In his rural home in the Kyrgyz Republic, Kurbanaliev Abutalip crouches in front of a makeshift work bench and spreads out his materials: scraps of wood, empty plastic bottles, nails, hammers, screwdrivers, and a saw.
The challenge: We all deserve to reach our highest standard of health, but rates of disease and premature death remain unacceptably high across Africa and Asia. Every year, more than five million children die globally before their fifth birthday, and this risk is twice as high for children born into poverty. Risks are also high for women: the proportion of women who do not survive childbirth is 14 times higher in the developing world than it is in developed countries like Canada. To tackle these challenges and meet the global goals to improve health for all, it is estimated that 18 million more health workers are needed by 2030 worldwide.
Our solution: Working with governments, private institutions, local communities, and global experts, we invest in strong healthcare systems to ensure everyone – including marginalized groups like women and girls – can reach their highest standard of health. Our programs help people make healthy choices, and get quality care when an issue arises – even in remote areas. We promote public health awareness, training for professionals of all kinds, and improvements to a range of facilities, from basic rural clinics to specialized centres for treatment and research on a global scale.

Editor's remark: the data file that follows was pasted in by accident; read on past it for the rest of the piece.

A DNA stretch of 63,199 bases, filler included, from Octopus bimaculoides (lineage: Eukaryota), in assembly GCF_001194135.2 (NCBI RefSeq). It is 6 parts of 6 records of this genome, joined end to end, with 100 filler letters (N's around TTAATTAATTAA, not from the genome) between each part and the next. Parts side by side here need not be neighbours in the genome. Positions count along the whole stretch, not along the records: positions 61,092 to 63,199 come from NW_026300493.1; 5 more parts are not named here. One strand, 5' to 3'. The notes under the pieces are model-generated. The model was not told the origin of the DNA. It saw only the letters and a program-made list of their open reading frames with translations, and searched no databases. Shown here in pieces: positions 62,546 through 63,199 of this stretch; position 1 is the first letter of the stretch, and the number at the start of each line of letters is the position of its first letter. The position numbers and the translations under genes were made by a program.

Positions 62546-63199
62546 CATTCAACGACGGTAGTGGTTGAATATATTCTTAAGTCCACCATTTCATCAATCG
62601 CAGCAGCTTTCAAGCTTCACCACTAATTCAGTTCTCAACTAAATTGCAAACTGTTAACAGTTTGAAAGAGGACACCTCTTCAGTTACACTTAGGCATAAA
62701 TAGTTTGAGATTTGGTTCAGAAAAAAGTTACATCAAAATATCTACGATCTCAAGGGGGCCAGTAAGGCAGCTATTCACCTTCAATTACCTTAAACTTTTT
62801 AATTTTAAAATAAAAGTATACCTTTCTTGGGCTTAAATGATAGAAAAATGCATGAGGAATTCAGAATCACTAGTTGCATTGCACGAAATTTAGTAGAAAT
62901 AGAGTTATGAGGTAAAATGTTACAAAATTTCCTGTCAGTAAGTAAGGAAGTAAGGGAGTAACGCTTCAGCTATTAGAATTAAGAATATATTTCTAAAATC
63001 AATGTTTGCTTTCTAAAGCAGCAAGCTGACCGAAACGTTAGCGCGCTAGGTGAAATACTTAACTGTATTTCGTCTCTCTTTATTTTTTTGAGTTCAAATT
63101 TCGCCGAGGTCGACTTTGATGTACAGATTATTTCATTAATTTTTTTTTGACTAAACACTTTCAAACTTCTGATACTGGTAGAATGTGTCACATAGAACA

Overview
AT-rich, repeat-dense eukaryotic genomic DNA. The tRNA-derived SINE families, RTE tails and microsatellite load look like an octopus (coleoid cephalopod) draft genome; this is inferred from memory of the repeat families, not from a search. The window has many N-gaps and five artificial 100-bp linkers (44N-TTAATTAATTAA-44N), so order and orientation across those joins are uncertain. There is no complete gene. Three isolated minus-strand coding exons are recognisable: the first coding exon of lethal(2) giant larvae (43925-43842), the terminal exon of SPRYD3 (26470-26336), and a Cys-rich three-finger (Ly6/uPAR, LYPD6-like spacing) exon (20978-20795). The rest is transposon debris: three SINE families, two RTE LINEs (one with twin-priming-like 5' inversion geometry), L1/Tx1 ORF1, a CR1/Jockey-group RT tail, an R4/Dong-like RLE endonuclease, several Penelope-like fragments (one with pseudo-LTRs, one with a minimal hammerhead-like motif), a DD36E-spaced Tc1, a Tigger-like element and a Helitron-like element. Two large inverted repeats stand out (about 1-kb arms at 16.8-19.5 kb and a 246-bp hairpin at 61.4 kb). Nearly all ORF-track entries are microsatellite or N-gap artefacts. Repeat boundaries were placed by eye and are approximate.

- Civil Society
- Economic Inclusion
- Engaging Canadians
- Environment and Climate Change
- Food Security and Nutrition
- Gender Equality
Suicide attacks, earthquakes, and assaults on girls in school dominate international news from Afghanistan. But there is a greater danger to life, rarely mentioned in the headlines: pregnancy.
March 22 marks World Water Day. Most Canadians use water every day without thinking twice: to quench thirst, prepare meals, and bathe. But in the developing world – where clean, safe water can be scarce – these simple daily routines put lives at risk.
When Mavjuda required an ear exam, she paid a visit to Dr. Akmal Abdulmajidov in the small town of Khorog, Tajikistan.